June 24, 2022: The crescent moon approaches Venus in the eastern sky before sunrise. The five bright planets are aligned in order from the sun in a rare planet parade.
by Jeffrey L. Hunt
Chicago, Illinois: Sunrise, 5:16 a.m. CDT; Sunset, 8:30 p.m. CDT. Check local sources for sunrise and sunset times for your location.
SUMMARY OF PLANETS IN 2022 MORNING SKY
The rare morning planet parade peaks with the crescent moon approaching Venus this morning. Begin looking about an hour before sunrise for the string of five bright planets along an arc extending from the east-northeast to the south.
This morning the moon is between brilliant Morning Star Venus and bright Jupiter. The morning’s brightest planet is over 8° above the east-northeast horizon. Mercury is too its lower left, but not high enough to be seen at this hour.
Venus has been shining in the morning sky since January, passing Mars, Saturn, and Jupiter during the morning hours.
At this level of twilight, the Pleiades star cluster might be visible to the unaided eye. The stellar bundle is 5.8° to the upper left of Venus. Both easily fit into a binocular’s field of view. Take a look.
The crescent moon, 19% illuminated, is 20° to the upper right of Venus. Use the binocular to easily see that the lunar night is gently illuminated. This effect is known as earthshine, reflected sunlight from Earth’s oceans, clouds, and land lights the lunarscape.
The planet Uranus is in the same binocular field as the lunar crescent this morning. The dim aquamarine star is 6.2° to the lower left of the moon. This is a challenging observation because of the level of twilight that tends to wash out the dimmer stars and planets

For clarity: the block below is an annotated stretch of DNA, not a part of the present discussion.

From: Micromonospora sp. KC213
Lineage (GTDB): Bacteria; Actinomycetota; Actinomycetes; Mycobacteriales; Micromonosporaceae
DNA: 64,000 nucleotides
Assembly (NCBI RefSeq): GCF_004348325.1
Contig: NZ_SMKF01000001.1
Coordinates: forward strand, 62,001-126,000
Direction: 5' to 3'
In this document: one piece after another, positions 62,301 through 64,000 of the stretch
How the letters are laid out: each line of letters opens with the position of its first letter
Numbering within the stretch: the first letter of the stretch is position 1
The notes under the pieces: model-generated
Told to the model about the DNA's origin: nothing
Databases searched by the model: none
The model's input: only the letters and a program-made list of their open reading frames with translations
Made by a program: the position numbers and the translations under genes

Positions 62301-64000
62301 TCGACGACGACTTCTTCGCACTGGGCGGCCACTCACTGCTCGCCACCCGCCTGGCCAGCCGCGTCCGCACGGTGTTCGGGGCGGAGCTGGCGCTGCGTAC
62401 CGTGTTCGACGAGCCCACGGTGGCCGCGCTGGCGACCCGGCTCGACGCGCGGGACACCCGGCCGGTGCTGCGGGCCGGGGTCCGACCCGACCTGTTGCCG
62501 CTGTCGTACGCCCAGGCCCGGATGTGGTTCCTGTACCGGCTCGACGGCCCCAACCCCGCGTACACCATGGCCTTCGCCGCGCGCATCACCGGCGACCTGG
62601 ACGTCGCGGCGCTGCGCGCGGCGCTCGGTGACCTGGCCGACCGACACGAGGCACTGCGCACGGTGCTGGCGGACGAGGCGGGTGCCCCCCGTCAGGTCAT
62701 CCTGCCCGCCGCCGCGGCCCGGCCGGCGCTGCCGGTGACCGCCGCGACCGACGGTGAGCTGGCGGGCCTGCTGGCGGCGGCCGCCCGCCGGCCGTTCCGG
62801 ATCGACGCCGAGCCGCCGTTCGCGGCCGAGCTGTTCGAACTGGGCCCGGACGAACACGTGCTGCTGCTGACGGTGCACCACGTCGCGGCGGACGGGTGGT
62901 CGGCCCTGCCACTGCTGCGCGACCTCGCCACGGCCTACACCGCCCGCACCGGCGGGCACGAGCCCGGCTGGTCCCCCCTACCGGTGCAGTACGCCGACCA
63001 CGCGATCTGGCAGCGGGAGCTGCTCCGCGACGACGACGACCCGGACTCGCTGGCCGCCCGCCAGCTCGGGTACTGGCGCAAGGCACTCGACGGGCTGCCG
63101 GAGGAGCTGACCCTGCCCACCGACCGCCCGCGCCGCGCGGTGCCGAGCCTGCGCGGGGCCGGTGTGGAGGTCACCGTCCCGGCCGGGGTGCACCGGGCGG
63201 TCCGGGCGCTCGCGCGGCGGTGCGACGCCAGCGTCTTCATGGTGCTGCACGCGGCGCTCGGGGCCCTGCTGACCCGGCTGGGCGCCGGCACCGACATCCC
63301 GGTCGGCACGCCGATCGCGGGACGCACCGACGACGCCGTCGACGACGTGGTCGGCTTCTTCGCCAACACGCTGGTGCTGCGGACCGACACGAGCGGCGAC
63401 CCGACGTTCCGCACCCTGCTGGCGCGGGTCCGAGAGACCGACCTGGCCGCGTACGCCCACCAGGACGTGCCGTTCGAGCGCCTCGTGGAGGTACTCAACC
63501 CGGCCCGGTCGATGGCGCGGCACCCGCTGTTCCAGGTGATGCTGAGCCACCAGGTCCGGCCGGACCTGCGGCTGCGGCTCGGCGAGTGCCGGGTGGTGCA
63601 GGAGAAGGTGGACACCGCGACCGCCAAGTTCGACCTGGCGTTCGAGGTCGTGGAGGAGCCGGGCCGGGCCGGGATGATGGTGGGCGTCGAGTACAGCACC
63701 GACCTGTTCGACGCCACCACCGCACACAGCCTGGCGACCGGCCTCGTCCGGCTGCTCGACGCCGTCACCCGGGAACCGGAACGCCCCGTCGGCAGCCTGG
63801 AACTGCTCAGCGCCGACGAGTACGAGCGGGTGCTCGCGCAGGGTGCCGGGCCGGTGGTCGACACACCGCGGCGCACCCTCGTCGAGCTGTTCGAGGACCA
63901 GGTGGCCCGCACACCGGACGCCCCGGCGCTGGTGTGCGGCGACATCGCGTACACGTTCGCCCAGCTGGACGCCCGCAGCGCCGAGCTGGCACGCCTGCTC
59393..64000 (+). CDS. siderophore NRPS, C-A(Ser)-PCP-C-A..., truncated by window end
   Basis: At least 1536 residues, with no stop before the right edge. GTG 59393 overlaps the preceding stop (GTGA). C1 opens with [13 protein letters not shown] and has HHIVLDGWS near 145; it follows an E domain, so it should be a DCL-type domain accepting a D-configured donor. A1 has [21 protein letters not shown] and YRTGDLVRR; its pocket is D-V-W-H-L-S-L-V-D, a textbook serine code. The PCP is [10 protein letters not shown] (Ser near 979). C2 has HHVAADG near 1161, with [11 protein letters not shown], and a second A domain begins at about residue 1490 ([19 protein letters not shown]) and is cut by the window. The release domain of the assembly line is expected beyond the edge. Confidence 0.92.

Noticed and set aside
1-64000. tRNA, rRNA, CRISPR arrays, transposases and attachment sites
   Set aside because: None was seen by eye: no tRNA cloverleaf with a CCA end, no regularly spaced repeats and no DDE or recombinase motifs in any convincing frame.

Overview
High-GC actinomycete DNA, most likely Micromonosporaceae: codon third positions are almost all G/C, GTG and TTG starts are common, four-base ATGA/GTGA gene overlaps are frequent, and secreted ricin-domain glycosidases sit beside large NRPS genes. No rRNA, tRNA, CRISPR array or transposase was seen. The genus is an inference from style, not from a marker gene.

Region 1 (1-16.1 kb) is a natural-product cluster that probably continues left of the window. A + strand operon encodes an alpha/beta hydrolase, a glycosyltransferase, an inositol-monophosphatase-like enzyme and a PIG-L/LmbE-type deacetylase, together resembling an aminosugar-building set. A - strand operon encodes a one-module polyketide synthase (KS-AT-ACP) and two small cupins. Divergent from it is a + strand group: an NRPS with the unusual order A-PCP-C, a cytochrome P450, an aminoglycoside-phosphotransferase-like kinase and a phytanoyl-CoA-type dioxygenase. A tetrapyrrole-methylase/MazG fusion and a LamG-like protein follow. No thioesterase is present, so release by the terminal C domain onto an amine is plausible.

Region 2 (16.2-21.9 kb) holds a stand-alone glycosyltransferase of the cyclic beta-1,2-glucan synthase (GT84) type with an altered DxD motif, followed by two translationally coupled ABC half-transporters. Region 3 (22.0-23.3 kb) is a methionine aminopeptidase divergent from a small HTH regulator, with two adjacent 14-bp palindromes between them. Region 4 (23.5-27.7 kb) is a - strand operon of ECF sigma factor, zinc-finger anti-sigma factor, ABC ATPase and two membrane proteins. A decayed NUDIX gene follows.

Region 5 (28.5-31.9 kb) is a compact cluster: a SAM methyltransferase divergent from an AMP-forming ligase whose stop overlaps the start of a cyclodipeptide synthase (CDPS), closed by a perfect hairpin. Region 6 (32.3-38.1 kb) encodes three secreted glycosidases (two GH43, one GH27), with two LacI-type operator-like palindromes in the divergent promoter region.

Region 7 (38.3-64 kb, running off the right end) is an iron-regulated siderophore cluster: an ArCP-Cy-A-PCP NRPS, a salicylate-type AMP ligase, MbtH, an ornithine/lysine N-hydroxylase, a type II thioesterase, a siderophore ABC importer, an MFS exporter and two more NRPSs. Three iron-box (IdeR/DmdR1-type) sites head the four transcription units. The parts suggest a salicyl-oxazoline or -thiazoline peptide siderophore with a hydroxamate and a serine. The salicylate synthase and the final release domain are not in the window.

Neptune and Pluto are in the sky this morning. This article and podcast describe how to find them. The classic nine planets from Mercury to Pluto are strung across the morning sky.
Stepping westward from the moon, the next bright star is Jupiter, over 30° to the upper right of the lunar crescent and over 30° up in the southeast. Dimmer Mars is nearly midway from the crescent to Jupiter.
The final bright planet is Saturn. It is about one-third of the way up in the sky in the south.
Fifteen minutes later, the five bright planets are strung along an arc 125° long. Mercury is low in the sky, 10° to the lower left of Venus. The speedy planet is quickly retreating into bright twilight, breaking away from the five-planet parade.
A parade of five bright planets in any order occurs about every two to three years, during the times that Jupiter and Saturn are close together, followed by spells when there are no simultaneous sightings of the five bright planets. The next bunching of five planets in any order occurs during mid-April 2036. The five bright planets appear in order from the sun again during the spring of 2100.
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